I believe that patients are crying out for compassionate care – for more time with their providers, more dignity in their choices, and more participation in their care. In my opinion, these needs can and should be met by science-based professionals who offer patients the truth about the strengths and limitations of their options – there is no need to fill this emotional need with false cures and placebo treatments, and spin it as if the patient is getting better “integrated” care. Quackademic medicine is neither compassionate nor scientifically honest. It’s just a complex new way of providing placebo care to patients who need some common human kindness.
Even though we’ve invested $2.5 billion tax payer dollars and 10+ years of time on studying complementary and alternative medicines – we have discovered NO single breakthrough in medical treatment as a result. Not only does this Institute appear to be a real waste of scarce resources, but In fact, the TACT trial (in particular) offers a stark example of the unethical practices that can arise when vigorous scientific standards are not met. Thanks to Dr. Atwood’s diligent review, we have a clear understanding of the shenanigans at play:
The NIH approved a research study (called the TACT Trial – Trial to Assess Chelation Therapy – a supposed treatment for arteriosclerosis) in which the treatment had no evidence for potential benefit, and clear evidence of potential harm – and even the risk of death. Amazingly, the researchers neglected to mention this risk in their informed consent document. The NIH awarded $30 million of our tax dollars to ~100 researchers to enroll 2000 patients in this risky study (ongoing from 2003-present). Even more astounding is the fact that several of the researchers have been disciplined for substandard practices by state medical boards; several have been involved in insurance fraud; at least 3 are convicted felons.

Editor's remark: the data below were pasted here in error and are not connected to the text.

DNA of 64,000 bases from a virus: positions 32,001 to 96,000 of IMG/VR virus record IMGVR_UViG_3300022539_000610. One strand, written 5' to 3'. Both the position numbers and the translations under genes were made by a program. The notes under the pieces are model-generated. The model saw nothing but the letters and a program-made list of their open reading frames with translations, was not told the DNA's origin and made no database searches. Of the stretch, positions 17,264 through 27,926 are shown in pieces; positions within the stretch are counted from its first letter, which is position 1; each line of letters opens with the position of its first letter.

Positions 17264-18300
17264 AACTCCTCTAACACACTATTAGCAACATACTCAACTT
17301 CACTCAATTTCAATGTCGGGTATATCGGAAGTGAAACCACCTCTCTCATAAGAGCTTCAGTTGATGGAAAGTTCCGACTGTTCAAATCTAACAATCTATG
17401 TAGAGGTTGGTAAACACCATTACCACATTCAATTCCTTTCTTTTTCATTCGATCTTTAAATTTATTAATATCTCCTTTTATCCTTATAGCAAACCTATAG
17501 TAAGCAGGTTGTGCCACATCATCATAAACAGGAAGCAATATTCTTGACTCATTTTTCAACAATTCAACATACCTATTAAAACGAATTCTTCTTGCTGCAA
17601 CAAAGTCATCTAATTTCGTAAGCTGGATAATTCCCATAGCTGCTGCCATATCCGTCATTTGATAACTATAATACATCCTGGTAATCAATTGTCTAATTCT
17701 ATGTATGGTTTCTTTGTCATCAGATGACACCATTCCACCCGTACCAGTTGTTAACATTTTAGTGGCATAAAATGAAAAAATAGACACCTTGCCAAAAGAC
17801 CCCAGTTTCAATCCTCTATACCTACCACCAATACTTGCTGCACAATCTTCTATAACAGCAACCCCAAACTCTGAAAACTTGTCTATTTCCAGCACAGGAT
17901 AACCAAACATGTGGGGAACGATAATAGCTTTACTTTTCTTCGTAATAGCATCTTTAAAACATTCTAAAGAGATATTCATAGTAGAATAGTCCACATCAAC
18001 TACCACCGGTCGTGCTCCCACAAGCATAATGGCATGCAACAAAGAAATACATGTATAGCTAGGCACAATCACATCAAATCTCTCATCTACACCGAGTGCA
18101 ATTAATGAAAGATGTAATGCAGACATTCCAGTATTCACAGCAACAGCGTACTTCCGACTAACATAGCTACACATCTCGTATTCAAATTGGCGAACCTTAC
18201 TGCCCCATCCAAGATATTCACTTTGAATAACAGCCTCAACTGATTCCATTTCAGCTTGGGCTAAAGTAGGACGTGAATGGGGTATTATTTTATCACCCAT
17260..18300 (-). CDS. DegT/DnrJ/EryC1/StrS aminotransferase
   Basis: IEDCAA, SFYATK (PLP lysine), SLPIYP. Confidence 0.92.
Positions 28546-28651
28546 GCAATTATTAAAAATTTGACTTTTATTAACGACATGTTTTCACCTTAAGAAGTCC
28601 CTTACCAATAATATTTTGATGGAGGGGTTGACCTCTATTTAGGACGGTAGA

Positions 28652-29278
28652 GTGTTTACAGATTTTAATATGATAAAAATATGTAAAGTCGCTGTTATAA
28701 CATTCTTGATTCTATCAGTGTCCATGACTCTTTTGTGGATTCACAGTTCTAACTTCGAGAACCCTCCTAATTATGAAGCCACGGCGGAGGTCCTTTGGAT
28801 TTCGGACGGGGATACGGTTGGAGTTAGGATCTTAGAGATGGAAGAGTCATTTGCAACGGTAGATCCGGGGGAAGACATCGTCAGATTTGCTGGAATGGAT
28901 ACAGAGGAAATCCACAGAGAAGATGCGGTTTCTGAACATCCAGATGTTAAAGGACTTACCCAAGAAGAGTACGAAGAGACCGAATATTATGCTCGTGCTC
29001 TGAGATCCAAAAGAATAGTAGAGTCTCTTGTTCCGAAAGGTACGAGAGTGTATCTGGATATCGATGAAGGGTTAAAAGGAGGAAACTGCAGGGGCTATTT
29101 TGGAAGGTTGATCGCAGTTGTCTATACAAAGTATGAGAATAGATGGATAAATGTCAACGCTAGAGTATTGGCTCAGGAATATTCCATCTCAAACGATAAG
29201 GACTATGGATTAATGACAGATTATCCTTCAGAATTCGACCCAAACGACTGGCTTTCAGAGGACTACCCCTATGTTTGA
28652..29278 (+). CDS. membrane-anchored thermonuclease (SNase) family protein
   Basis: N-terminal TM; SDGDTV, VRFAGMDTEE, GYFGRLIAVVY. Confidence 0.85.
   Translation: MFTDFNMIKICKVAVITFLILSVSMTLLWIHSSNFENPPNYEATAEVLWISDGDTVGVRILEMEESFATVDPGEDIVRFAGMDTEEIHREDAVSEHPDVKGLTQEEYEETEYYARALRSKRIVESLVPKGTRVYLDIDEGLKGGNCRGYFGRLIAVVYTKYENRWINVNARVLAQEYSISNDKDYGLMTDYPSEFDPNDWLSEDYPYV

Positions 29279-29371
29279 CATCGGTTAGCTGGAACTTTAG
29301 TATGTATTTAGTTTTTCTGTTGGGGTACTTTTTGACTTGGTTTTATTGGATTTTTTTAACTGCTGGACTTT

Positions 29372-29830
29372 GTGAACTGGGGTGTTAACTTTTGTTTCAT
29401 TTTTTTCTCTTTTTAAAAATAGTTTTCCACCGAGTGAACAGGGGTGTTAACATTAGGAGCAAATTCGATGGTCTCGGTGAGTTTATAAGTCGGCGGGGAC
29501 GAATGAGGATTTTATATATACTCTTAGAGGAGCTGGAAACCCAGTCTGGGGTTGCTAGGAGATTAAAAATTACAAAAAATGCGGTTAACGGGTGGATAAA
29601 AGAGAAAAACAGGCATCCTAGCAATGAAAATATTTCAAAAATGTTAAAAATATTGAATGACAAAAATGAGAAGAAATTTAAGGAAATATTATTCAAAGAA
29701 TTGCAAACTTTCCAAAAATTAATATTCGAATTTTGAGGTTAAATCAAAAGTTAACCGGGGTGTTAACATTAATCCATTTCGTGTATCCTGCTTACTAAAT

Many have called for defunding the NCCAM, and that certainly seems like a reasonable request under the circumstances of such a low ROI and ethical breaches.
#5: New Media
Just as mainstream media is beginning to fade in its influence and popularity, online and “new” media are making exponential leaps in influence. The Huffington Post and Age Of Autism are two strongholds of health misinformation that come to mind. Of course, “user generated content” and unvetted health advice and claims are easily made by anyone anytime. And thanks to the magic of Google, a health claim need only be popular to be promoted. Truth, accuracy, and scientific rigor aren’t always rewarded in this brave new world of digital influence. Being right has been uncoupled from being influential. The “wisdom of crowds” now decides what people see first when they attempt to educate themselves about health matters.
And so, dear readers of Science-Based Medicine, we face formidable foes in our quest for honesty and integrity in medicine. I predict that the next decade will favor the organized, not the accurate. And so with that in mind, let us strive towards building our network of critical thinkers (in the government, media, research and clinical centers, and online), organizing our efforts to promote science and rational thought. We’ll each need to channel our inner “community organizer” to counter the pseudoscience movement. And we can win this, because in the end…